As you may have heard, the Boardroom at Pi Towers contains a wall covered in the poster competition entries from before Christmas 2013. We hold all our meetings in this room, and even run workshops in it during Picademy. It’s also fairly common knowledge that I have a short attention span, and that on occasion when I’m in the boardroom (I’m not going to admit how often in case Lance or Eben reads this!) I find my gaze and mind wandering over to that wall and I wonder if I can make any of those imagined Raspberry Pi project ideas a reality.
One of the most striking of the posters has the catchy title of Hamster Party Cam. Upon further reading, the designer of the project, Violet, aged 6, tells us that…
Hamsters are nocturnal, which means that they sleep in the day time and come out at night. This means that when you are sleeping, your hamsters are up and about and when you are up and about, your hamsters are sleeping!
Violet makes a convincing argument. We need to know what those hamsters are doing when we are sleeping. We have our suspicions, Violet and I, that they are partying… like animals (small ones). So with my trusty Raspberry Pi, Camera Module and Pibrella, I set forth to make the project a reality.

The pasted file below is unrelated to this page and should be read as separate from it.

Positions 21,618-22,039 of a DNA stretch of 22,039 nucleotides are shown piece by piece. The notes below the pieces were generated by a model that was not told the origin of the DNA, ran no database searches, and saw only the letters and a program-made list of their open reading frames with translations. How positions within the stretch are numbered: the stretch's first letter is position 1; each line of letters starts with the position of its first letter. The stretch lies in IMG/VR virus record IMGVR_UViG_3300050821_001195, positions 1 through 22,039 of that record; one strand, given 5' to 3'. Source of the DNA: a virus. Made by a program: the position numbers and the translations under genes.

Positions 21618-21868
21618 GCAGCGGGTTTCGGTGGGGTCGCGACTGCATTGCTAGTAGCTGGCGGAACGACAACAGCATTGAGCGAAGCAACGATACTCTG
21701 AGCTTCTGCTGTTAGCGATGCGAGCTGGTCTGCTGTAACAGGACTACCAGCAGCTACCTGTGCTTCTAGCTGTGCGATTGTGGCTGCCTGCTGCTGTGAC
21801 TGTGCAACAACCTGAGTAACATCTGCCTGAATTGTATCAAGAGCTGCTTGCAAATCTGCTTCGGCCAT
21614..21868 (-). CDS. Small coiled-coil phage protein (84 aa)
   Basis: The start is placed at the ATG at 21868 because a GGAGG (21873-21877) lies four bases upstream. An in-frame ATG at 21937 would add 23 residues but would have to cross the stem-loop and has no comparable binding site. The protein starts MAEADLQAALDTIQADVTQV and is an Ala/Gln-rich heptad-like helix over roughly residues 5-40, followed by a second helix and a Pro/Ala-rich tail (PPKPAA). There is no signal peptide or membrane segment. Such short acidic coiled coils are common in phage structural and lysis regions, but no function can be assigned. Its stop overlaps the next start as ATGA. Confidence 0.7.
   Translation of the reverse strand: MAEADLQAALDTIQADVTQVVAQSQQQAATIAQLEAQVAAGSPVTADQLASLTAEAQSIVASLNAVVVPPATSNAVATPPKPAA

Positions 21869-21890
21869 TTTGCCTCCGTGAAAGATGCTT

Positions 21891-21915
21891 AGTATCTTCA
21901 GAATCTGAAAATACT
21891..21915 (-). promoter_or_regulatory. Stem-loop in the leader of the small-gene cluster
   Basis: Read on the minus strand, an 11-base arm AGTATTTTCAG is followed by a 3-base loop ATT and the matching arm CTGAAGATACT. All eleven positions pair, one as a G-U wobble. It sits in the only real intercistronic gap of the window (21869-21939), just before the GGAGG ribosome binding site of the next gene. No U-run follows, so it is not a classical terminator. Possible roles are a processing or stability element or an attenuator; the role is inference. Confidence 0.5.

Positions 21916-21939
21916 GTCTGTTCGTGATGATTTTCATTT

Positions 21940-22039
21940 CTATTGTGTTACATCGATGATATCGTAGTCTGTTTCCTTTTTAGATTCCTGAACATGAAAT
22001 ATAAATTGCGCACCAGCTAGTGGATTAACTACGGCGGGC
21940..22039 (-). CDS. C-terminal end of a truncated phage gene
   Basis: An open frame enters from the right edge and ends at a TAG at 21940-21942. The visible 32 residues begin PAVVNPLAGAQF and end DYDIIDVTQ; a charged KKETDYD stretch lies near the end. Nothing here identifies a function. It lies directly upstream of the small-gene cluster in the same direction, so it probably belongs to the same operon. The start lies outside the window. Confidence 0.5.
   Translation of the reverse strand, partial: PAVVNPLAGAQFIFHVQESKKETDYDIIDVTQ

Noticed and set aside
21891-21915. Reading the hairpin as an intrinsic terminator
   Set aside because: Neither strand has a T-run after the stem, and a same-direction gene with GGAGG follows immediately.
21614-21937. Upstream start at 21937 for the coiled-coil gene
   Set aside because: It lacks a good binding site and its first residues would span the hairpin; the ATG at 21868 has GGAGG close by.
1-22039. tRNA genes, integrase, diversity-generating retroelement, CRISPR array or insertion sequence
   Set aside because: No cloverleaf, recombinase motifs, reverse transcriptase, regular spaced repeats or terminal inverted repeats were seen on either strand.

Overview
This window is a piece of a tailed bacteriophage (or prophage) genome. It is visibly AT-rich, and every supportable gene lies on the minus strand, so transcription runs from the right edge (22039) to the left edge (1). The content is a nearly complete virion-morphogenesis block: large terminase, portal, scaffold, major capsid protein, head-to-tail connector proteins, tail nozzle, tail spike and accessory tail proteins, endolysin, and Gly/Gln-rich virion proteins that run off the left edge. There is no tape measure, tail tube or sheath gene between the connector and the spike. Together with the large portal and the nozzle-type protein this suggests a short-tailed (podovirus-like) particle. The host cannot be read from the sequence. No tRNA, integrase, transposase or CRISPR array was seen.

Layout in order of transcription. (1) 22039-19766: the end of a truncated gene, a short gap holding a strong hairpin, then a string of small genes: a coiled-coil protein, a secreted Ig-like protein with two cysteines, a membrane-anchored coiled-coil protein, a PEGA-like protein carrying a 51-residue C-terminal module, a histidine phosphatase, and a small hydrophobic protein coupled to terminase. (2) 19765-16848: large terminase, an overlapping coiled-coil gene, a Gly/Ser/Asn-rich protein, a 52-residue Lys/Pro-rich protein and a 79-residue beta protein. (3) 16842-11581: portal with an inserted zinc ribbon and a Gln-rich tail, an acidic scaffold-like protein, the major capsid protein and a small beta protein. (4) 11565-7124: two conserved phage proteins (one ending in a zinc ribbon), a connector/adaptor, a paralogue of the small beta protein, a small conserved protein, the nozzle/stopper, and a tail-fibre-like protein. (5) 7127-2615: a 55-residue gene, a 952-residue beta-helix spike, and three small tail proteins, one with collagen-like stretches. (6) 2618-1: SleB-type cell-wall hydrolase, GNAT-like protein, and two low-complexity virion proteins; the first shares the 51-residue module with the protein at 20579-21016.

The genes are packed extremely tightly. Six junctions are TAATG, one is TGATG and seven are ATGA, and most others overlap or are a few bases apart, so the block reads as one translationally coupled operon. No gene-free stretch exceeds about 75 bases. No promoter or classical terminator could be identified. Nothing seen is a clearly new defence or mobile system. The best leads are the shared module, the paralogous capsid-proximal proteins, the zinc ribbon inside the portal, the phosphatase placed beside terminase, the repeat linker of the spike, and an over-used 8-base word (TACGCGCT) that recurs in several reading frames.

Hamster Party Cam is designed to avoid interfering with the habitat of hamsters, as every pet owner has a duty of care for the wellbeing of their creature. It uses a reed switch and a magnet on the hamster wheel as a trigger that when detected by the Pibrella, starts an LED disco light show, plays an mp3 (hamster dance) to a connected speaker, and takes a photo with the Pi Camera module.
Not having an actual hamster to test my creation on was a bit of a hurdle, but I managed to acquire a hamster cage from Emma, our office manager, nesting material from the shredder, and a toy hamster from the internet, which Gordon lovingly named “special patrol group”. As you may have seen from twitter, the entire office ended up getting behind the project and going a little hamster mad. Liz even suggested getting a real hamster for the office as she was really unimpressed with the toy one! Here is a picture generated by the hamster party cam system:
If you would like to make a similar project to detect your pets movement and take pictures of them then take a look at our new Raspberry Pi Learning Make resource, Hamster Party Cam, here. Take it, remix it, and make it even better!